COVID-19 Parenting

Confessions of a First-Time Stay-at-Home Dad: It All Comes Crashing Down

Luxury Living Tampa Bay

Editor’s Note: Joe Bardi — writer, editor, musician, husband, father — has always been a busy man. But until recently it had been up to his wife, freelance writer/photographer and frequent dRTB contributor Heidi Kurpiela, to handle the bulk of weekday parenting chores, because she could work from home and he had an office job. Then the pandemic hit. The following post is the first installment in “The Quarantine Diaries,” a series about the double whammy of suddenly being both unemployed and a 24-hour stay-at-home dad. 

Quarantine Diaries, Part One
March 16, 2020: It All Comes Crashing Down

It was a Monday. My two sons — 8-year-old Henry and 4-year-old Chip — were on their first day of spring break, but my wife Heidi and I were already kicking around the idea that they were going to be home for more than seven days. Maybe it wasn’t a good idea to volunteer to take care of the class bearded dragon during the vacation? Too late, and besides, class pets are really more my wife’s domain. I was headed into work, where I was the communications director for a software company with offices in downtown St. Pete. I’d find some normalcy there.

I didn’t, of course. St. Petersburg was already ghosting hard. I knew we were in trouble when I spied numerous vacant parking spots right next to my building, First Central Tower in the heart of downtown. Once inside, I spent the morning at my desk trying to plan — What should our social media response be? Are we really putting all these press releases on hold? — while mostly reading the news and obsessively washing my hands. My boss called, we chatted, and it was decided I would take a few days off while she figured out what we were going to do as a marketing department.

That would be my last day in the office. Two days later (while still on “vacation”) I had a moment of clarity and freaked out hard. The Corona Crisis had been gathering for weeks. Now it was here, and I just knew I was about to get fired. I frantically texted and Slacked my supervisor of four years looking for some encouraging words. They were not forthcoming. On Thursday, March 19, I was officially laid off, along with about half of the company’s St. Petersburg office. After working continuously since late 2004 (including every day of the Great Recession), I was suddenly without a job.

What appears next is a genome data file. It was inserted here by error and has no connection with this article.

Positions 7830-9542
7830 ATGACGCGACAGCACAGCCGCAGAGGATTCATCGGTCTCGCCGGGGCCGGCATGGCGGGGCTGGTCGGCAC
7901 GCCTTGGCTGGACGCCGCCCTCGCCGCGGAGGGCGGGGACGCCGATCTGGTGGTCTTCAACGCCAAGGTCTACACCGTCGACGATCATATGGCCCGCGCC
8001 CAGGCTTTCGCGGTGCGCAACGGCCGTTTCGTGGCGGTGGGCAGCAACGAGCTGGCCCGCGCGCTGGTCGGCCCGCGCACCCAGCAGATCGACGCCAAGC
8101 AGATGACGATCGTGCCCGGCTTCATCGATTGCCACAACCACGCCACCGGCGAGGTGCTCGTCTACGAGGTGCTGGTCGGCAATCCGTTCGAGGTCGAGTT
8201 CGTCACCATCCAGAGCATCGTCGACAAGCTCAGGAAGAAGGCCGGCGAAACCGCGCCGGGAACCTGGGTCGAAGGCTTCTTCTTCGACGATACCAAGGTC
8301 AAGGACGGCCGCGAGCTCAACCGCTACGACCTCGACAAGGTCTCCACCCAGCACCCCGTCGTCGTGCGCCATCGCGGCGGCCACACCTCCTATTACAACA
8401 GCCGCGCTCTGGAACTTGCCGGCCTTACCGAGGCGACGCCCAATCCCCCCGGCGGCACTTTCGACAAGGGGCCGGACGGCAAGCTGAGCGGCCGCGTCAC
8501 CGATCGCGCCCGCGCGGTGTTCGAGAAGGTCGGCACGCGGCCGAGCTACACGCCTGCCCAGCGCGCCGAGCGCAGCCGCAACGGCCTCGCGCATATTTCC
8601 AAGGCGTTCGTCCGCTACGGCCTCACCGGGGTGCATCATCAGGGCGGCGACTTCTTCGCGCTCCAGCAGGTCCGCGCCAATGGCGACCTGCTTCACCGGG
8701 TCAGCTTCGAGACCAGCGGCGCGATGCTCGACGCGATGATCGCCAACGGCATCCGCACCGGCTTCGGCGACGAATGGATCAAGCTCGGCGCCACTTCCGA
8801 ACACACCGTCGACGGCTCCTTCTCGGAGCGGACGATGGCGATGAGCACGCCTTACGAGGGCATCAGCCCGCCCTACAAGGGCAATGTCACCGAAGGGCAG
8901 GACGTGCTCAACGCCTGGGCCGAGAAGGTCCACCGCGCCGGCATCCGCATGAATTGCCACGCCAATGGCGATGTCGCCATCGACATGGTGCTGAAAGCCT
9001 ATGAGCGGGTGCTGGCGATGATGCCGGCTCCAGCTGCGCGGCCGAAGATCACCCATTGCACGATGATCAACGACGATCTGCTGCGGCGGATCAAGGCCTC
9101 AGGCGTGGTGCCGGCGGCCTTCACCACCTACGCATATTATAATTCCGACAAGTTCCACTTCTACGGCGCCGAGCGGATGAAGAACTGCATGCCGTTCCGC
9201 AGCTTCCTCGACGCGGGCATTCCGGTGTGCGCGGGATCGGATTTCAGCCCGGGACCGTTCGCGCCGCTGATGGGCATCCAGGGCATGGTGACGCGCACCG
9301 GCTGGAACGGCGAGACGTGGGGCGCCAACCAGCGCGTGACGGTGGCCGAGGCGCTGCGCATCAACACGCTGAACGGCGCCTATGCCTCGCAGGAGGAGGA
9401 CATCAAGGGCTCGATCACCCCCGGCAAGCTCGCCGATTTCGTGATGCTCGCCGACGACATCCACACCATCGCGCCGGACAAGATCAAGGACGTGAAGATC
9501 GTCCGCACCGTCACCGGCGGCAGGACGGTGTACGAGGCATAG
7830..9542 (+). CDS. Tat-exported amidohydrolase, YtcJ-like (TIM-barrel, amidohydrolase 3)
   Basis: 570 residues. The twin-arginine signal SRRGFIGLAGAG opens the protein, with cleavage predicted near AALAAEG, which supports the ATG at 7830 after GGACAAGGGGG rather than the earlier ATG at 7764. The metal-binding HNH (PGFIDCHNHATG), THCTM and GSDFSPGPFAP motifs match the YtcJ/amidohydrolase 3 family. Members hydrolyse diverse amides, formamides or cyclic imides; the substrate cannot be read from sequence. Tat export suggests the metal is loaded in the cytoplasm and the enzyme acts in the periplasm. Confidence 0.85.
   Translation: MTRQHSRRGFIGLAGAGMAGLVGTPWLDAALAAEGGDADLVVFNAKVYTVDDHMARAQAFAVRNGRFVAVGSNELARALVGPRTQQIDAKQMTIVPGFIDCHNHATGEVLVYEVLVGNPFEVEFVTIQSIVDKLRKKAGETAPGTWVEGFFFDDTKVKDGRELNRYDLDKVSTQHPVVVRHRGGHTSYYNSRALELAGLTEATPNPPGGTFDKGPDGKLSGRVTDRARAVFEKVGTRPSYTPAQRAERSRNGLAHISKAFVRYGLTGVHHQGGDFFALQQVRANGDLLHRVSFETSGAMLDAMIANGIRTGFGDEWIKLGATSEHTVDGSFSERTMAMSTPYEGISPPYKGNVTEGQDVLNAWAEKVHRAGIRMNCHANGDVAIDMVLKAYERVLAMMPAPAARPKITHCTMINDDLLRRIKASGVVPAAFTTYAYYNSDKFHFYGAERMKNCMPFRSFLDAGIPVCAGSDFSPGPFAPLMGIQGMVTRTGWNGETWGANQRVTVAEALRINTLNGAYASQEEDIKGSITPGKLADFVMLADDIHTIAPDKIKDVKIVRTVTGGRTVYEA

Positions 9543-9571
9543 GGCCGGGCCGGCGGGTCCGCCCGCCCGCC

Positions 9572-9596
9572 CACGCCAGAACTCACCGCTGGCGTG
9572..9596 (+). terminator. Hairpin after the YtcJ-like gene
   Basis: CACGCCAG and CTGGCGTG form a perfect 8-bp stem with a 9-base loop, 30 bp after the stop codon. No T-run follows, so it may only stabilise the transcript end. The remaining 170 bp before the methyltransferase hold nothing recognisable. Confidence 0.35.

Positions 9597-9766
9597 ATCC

Don’t fret. It was a mercy killing. 

I honestly have no idea how you folks still-employed at non-essential businesses are balancing working from home with the demands of family and the general anxiety that comes from living through a global pandemic. (Never mind the essential workers. I have NO idea how they do it.) I would have been a disaster. Working from home with kids is a challenge during normal times — but at least you have the school day as a daily respite to cram assignments into. Now the kids are up our butts every waking second. (For example: I just had to stop writing this paragraph twice to break up a brewing fight over a giant, plush DJ Kitty head.)

It was also the strangest leaving of a job I’ve ever experienced. The bottom line: I would have fired me, too.  I was ready for a change anyway — even if I didn’t have much of a plan. I understood this upheaval would be a positive in my life, even if it brought massive uncertainty with it. 

Besides, I had plenty to keep me busy in the short term. I’d be applying for unemployment. I was keeping my fingers crossed that Uncle Sam was soon to dump some “stimulus” money on me. But mostly I was refocusing my attention from professional communications specialist to kidded-up stay-at-home dad. 

Turns out that’s a communications job, too. I was just the last to figure it out.

Read more chapters of “The Quarantine Diaries”:

Part Two: Chip & The Henchmen! 

Part Three: War with the Machines

Part Four: Now I’m Cooking!

Part Five: Enter the Drogon

Part Six: How to Visit Grandma’s House in the Time of Coronavirus

Part Seven: Treading Water

Part Eight: My Wife Is a Superhero (and I’m Making Music)

Part Nine: Health Insurance — The Price Is Wrong

 

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